Artists: Exhibiting more than 650 works of art, this exhibition included, amongst many others Alexander Archipenko, Willi Baumeister, Max Beckmann, Heinrich Campendonk, Marc Chagall, Otto Dix, Max Ernst, Lyonel Feininger, Ludwig Gies, George Grosz, Erich Heckel, Vasily Kandinsky, Ernst Ludwig Kirchner, Paul Klee, Oskar Kokoschka, Wilhelm Lehmbruck, Franz Marc, Jean Metzinger, Paula Modersohn-Becker, László Moholy-Nagy, Emil Nolde, Max Pechstein, Oskar Schlemmer, Karl Schmidt-Rottluff, Max Schulze-Sölde, Kurt Schwitters

Opening: July 19, 1937, Hofgarten-Arkaden, Munich

Duration: July 19 November 30, 1937

Dimensions: 20 x 13.4 cm

Further Information: Under the title Entartete Kunst (Degenerate Art Exhibition) the national-socialist propaganda exhibition was organized by Adolf Ziegler and the NSDAP. The exhibition showed 650 works by over 120 contemporary outstanding artists of that time, who were systematically persecuted by the regime. Until today the whereabouts of some of the confiscated works remain unclear. The NSDAP used slogans and labels next to the exhibited works, which were typical for the Nazi rhetoric in order to discriminate, undermine, and outlaw artists in the context of the antisemitic racial ideology introduced by the Nazi regime.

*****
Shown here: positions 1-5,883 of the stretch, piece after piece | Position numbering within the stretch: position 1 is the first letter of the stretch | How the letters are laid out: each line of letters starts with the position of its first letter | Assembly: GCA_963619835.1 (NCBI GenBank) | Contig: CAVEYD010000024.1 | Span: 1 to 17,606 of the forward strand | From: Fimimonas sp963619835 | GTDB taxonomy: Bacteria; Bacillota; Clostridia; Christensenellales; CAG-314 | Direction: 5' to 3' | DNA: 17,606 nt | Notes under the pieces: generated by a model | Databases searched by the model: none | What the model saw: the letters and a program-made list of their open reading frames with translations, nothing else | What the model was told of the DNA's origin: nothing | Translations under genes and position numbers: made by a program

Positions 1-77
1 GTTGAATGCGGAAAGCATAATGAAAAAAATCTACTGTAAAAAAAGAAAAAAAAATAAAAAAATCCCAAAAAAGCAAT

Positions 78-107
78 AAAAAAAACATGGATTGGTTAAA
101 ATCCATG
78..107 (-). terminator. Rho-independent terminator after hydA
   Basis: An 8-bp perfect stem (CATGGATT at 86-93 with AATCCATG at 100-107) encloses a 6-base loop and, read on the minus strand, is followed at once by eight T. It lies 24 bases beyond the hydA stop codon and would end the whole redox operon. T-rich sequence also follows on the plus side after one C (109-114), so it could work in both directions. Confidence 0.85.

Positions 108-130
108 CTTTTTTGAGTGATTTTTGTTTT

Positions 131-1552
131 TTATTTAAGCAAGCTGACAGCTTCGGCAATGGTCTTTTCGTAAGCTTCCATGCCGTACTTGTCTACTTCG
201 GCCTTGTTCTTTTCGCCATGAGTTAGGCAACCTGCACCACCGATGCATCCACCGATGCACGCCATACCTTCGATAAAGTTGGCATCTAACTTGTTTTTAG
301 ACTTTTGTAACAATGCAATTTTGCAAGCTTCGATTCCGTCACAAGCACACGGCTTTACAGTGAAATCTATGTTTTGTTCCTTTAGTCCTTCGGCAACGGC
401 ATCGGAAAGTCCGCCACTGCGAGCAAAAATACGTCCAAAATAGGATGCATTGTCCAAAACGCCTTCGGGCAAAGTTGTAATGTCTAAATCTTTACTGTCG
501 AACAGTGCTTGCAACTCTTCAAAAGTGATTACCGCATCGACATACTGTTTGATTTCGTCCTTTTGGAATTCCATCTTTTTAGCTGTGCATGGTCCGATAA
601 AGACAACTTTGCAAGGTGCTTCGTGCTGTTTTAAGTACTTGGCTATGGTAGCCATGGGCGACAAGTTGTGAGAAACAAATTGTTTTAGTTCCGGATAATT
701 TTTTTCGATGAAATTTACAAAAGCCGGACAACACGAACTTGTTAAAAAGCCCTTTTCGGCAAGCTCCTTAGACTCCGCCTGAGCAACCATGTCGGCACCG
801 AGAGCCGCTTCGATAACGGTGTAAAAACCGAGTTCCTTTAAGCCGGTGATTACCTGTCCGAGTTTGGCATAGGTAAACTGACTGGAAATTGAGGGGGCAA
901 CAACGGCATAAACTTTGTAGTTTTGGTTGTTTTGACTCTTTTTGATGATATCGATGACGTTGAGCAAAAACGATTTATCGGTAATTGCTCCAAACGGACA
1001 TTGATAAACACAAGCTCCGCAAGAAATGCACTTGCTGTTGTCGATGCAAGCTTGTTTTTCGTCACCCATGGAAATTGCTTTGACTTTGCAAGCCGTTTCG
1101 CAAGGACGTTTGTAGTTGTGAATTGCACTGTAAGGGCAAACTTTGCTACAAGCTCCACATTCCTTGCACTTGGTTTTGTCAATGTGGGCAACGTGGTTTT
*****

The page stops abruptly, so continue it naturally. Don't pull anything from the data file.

Initiated by the Reich Minister of Propaganda Joseph Goebbels, the exhibition – accompanied by speeches of the Nazi party leaders – toured to Berlin, Leipzig, Düsseldorf, Hamburg, Frankfurt am Main, Vienna, Salzburg, Stettin and Halle.

Further Links:  The Institute for Art History at the Freie Universität Berlin initiated an on-going research project about Entartete Kunst in 2003, which develops a database for all the stolen art works. You can access the database here: emuseum.campus.fu-berlin.de

Images: Images of the invitation and all other archival documents shown on this page are part of the online collection of Archiv der Avantgarden, Staatliche Kunstsammlungen Dresden.

Kurt SchwittersLászló Moholy-NagyMax ErnstOskar SchlemmerPaul KleeVasily Kandinsky

The exhibition was accompanied by a catalogue, using strong antisemitic and fascist language and a very aggresive rhetoric, to influence the readers’ and viewers’ perception of the work. A couple of pages from the “guide” can be seen below.

Photographs of “Das Haus der Kunst”outside and inside in Berlin on February 26, 1938, during the opening of the exhibition Entartete Kunst. The three art works visible in the photograph are by Friedrich Eberz, Emil Nolde, Ludwig Gies (f.l.t.r.). Photograph by Dr. Alfred Hentzen